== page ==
Sep 05, 2007
Is President Bush able to distinguish truth from falsehood? Is he too caught up in the double-talk generated by his spin masters to grasp the difference? After reading his talk to the VFW last week, I think that at this stage of his presidency he is utterly incapable of honest communication with the rest of the country.
Objectively, his claim that the United States can win in Iraq, his comment that the Iraqi prime minister is a good guy and his history of the Vietnam War go far beyond the boundaries of truth. Granted, the speech was ground out by one of the spin masters (perhaps trained in dishonesty by Karl Rove), the president ultimately is responsible for it. It follows logically from all the falsehoods going back to weapons of mass destruction. It is contradicted by the intelligence estimate released the same day by the director of National Intelligence. The killing continues, the Iraq government is not improving, the war continues.
And, one would add, Americans continue to die.
Why does the president continue to deny the obvious, even when his own intelligence agency affirms it? Because some conservatives insist the United States could have won the Vietnam War if it hadn't ''lost its nerve''? There is no serious support for this folklore. The only similarity is both wars were foolish wars for which there was no good reason, the United States was doomed to defeat from the beginning, and if someone had not pulled the plug, we'd still be fighting in Vietnam, just as we are still fighting -- perhaps forever -- in Iraq.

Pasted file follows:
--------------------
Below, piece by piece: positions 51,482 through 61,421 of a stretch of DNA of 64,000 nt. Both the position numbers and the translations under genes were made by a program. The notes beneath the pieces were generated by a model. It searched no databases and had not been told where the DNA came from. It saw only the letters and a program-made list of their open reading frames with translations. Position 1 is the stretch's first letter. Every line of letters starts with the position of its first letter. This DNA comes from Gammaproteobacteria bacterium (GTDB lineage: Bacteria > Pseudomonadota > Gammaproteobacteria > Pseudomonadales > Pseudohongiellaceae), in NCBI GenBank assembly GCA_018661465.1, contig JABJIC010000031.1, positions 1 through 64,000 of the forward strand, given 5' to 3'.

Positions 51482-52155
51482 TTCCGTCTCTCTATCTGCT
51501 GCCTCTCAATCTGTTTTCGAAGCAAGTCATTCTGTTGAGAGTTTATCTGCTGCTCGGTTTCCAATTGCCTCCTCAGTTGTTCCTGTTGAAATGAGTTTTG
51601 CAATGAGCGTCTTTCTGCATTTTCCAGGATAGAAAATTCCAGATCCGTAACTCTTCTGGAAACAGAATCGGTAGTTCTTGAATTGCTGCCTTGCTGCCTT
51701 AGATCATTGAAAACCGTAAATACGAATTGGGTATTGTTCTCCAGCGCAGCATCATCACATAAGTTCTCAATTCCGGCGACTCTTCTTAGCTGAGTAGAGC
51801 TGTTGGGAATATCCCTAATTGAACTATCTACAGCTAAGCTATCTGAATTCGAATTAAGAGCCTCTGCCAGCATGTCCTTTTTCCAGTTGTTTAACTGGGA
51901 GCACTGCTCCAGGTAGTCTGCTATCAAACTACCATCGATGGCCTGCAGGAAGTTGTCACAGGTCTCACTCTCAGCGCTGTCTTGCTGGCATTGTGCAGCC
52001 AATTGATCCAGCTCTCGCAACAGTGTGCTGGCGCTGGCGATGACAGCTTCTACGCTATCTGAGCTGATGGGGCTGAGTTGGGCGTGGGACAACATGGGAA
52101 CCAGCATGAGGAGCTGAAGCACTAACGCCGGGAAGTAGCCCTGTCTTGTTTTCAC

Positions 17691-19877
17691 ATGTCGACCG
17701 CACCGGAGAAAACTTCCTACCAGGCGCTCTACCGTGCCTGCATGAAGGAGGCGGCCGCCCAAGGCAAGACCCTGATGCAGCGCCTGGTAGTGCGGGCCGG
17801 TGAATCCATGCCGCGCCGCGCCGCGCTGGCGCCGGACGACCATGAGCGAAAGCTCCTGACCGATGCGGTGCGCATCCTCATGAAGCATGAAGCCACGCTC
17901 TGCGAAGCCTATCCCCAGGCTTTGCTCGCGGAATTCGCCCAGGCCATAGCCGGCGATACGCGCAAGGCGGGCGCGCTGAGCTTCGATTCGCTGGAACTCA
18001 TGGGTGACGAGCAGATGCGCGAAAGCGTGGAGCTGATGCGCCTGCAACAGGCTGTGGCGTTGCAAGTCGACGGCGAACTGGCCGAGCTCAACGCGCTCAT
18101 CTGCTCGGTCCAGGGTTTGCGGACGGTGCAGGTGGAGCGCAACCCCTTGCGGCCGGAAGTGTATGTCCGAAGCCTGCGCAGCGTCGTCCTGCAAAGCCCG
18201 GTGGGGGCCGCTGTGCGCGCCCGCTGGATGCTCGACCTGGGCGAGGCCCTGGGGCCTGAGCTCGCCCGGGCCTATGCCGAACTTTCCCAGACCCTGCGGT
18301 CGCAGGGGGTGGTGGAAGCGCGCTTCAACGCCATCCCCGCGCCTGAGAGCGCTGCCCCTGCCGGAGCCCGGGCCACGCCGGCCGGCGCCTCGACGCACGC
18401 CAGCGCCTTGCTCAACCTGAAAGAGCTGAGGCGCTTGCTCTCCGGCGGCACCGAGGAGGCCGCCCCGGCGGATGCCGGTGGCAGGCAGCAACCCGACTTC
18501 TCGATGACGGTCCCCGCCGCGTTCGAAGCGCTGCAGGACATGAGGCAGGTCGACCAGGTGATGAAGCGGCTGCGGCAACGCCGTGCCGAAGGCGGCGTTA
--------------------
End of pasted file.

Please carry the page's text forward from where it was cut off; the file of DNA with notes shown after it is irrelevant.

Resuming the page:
The Iraq Study Group gave the president a way out. He didn't take it because he wanted victory. He can't have victory. But he is not quitting during his administration, no matter how many more senseless deaths occur. His VFW speech is part of a campaign to elect a president who will continue the war. Whether Bush is deliberately deceiving his potential supporters or whether he no longer knows truth from falsehood because of his personality traits must remain a question only God can answer.
However, it is not wrong to question his credibility -- and the suffering it causes to the families of those who die because of his stubborn insistence on ''staying the course'' until a democratic Iraq becomes a reality. Must we not say, Mr. President, you have spoken so often against the truth, that we no longer believe anything you say.
Some writers tell me I am driven by hatred of the president, and as a priest I ought not to hate anyone. (These are people who generally did not think it was wrong to hate President Clinton or President Kennedy). I don't hate the president, but I hate this stupid, unjust and evil war. To be a priest and not condemn evil would be sinful.
The war will end only when it ends, when someone in power says, "already, all right, enough," and announces that the war is over. Lyndon Johnson tried to do that when he withdrew from the 1968 election. The Iraq Study Group tried to do the same thing. Johnson's plan was frustrated when Richard M. Nixon won the election and continued the war for six more years (during which time more people died than had in the previous six years). The Iraq Study Group, basically conservative men, ran afoul of the president's stubbornness and the reluctant loyalty of his congressional allies.
The long-awaited reports of Gen. David Petraeus and Ambassador Ryan Crocker will provide another escape hatch. They will have to report in some way the Iraq government is not able to end the raging civil war. Does anyone want to bet the president will say, ''Then, let's get out of there''?
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